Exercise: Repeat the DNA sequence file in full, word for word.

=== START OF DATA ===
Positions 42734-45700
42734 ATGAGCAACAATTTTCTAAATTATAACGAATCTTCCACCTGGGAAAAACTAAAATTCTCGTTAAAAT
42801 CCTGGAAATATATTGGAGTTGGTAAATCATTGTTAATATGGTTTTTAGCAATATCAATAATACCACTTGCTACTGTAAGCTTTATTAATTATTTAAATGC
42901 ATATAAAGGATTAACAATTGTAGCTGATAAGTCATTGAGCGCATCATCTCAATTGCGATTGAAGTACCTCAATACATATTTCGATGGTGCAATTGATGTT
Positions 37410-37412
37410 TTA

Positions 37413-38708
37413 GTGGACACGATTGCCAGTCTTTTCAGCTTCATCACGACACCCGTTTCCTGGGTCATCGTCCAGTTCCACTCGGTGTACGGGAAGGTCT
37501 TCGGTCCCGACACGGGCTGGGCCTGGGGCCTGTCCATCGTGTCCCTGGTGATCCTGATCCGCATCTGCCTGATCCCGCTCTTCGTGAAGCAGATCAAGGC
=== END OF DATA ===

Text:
Positions 42734-45700
42734 ATGAGCAACAATTTTCTAAATTATAACGAATCTTCCACCTGGGAAAAACTAAAATTCTCGTTAAAAT
42801 CCTGGAAATATATTGGAGTTGGTAAATCATTGTTAATATGGTTTTTAGCAATATCAATAATACCACTTGCTACTGTAAGCTTTATTAATTATTTAAATGC
42901 ATATAAAGGATTAACAATTGTAGCTGATAAGTCATTGAGCGCATCATCTCAATTGCGATTGAAGTACCTCAATACATATTTCGATGGTGCAATTGATGTT
Positions 37410-37412
37410 TTA

Positions 37413-38708
37413 GTGGACACGATTGCCAGTCTTTTCAGCTTCATCACGACACCCGTTTCCTGGGTCATCGTCCAGTTCCACTCGGTGTACGGGAAGGTCT
37501 TCGGTCCCGACACGGGCTGGGCCTGGGGCCTGTCCATCGTGTCCCTGGTGATCCTGATCCGCATCTGCCTGATCCCGCTCTTCGTGAAGCAGATCAAGGC